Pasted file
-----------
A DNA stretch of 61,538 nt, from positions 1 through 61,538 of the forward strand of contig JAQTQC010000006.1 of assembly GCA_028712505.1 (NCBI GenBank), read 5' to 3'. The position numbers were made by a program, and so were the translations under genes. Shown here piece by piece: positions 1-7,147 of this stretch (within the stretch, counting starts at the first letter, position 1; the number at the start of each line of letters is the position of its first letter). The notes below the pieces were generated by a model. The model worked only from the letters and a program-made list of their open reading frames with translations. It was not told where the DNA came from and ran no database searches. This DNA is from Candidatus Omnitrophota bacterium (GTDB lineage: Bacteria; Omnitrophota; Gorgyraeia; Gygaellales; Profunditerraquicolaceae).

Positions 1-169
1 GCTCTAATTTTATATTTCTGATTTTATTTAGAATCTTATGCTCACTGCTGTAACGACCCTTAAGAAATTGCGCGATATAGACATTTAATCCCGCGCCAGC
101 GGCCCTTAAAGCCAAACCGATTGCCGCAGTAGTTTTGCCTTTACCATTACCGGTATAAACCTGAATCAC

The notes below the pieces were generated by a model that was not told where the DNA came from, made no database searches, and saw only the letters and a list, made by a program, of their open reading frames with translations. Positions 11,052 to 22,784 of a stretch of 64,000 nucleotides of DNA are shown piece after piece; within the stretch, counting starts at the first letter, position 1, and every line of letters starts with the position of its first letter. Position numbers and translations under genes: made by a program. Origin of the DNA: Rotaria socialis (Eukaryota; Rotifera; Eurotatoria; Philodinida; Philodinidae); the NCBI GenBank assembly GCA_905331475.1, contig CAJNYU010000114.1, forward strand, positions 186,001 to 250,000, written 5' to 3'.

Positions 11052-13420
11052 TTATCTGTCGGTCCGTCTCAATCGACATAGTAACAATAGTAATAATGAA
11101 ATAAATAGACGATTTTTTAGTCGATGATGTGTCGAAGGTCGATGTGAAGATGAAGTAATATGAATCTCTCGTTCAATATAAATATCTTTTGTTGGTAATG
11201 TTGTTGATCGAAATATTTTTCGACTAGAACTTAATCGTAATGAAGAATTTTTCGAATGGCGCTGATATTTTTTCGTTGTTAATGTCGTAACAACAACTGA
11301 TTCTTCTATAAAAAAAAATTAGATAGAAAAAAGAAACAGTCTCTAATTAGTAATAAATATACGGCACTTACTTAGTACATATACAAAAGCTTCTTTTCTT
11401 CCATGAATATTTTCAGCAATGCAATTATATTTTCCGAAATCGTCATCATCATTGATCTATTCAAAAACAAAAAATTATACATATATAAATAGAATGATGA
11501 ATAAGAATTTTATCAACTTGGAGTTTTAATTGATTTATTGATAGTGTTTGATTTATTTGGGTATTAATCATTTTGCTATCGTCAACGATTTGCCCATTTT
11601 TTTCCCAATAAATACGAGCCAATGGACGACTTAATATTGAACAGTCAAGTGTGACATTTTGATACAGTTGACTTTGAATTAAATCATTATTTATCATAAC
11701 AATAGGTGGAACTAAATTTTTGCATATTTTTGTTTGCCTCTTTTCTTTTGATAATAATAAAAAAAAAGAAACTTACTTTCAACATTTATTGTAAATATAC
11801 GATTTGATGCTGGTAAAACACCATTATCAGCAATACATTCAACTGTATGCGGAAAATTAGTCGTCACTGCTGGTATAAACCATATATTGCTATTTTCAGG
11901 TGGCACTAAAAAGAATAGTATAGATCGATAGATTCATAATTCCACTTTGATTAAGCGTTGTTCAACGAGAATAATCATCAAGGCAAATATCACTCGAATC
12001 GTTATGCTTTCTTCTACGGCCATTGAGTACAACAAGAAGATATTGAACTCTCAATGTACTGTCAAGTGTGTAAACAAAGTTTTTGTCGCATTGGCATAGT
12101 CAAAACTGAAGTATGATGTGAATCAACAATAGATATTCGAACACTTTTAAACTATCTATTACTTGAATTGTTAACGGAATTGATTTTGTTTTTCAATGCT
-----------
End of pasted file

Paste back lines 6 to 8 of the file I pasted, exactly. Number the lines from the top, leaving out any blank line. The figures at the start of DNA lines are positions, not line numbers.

Positions 11052-13420
11052 TTATCTGTCGGTCCGTCTCAATCGACATAGTAACAATAGTAATAATGAA
11101 ATAAATAGACGATTTTTTAGTCGATGATGTGTCGAAGGTCGATGTGAAGATGAAGTAATATGAATCTCTCGTTCAATATAAATATCTTTTGTTGGTAATG